What You Need to Know
- Osteoporosis does not develop overnight. You can lose bone mass steadily for many years without experiencing any symptoms or signs of the disease until a bone fractures.
- Fractures cause pain, agitation, immobility and transfers to hospital among frail older adults living in the community and in long-term care.
- Hip fractures in frail older adults can cause long-term pain and erode their quality of life. Breaking a hip changes everything about a person’s life. A person will go from being able to do what they enjoy, to being incapacitated, experiencing disabling pain, loss of control, loss of mobility and independence.
- Up to 30 per cent of residents in long-term care have vertebral fractures.
- Those with hip or vertebral fractures have substantially increased risk of death after the fracture.
What You Can Do
- Talk to your health provider if you are concerned about becoming frail or are caring for a parent who may be frail. It is important to determine if you or your parents are at risk of falls and fractures.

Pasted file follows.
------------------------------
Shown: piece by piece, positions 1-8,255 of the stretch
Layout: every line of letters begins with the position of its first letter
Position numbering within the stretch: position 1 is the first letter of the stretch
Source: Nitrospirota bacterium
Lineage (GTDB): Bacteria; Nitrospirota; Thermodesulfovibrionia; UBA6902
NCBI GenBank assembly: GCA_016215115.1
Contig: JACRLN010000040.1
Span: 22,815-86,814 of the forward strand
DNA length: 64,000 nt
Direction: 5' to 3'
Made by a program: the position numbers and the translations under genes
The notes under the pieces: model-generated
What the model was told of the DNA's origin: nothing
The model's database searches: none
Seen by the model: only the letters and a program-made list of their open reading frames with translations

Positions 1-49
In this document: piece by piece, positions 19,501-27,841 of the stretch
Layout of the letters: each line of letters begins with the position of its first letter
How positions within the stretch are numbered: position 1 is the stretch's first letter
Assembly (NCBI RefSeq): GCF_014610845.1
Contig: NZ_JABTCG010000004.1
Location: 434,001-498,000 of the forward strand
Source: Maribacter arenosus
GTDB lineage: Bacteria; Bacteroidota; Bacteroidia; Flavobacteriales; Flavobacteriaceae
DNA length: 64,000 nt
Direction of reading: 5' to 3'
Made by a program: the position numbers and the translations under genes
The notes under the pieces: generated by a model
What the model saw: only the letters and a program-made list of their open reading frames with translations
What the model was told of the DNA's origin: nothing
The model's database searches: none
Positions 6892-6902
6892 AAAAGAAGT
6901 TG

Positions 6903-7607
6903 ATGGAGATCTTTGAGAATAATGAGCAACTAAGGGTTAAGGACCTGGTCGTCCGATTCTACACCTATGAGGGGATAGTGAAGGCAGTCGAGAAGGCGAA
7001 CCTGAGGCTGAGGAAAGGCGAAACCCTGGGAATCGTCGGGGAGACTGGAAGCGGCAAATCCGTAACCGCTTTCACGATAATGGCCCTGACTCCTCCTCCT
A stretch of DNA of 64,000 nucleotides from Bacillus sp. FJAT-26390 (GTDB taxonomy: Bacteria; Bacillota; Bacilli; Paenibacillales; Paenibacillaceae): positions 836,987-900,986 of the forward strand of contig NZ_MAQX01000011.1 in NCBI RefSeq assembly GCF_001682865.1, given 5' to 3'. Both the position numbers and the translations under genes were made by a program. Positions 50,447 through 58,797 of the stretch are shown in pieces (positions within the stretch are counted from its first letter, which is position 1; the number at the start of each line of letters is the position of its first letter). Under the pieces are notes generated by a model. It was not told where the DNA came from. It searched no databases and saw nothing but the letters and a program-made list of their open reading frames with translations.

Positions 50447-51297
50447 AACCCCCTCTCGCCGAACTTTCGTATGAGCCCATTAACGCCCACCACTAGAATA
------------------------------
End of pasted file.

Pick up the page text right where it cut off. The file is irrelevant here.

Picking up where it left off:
- Consider calcium and vitamin D supplementation. Osteoporosis Canada recommends 1200 mg calcium intake through diet. If this requirement is not met through food, consider 500 mg calcium/day via supplements. Vitamin D intake should be between 800-2000 units/day, in older adults.
- Consider exercise that improves strength and balance – for example – weight-bearing exercise, Tai Chi, etc. It is important to talk to your health provider to help you identify safe ways to exercise.
- Consider wearing hip protectors. Hip protectors are designed to prevent hip fractures as a result of a fall.
- Consider ways to make your living environment safe to prevent falls, for example anti-slip shoes and surfaces, walk bars, etc.
This book can help you learn about osteoporosis and broken bones, and what you can do to build stronger bones.
Powerpoint presentation on preventing hip fractures in nursing home residents.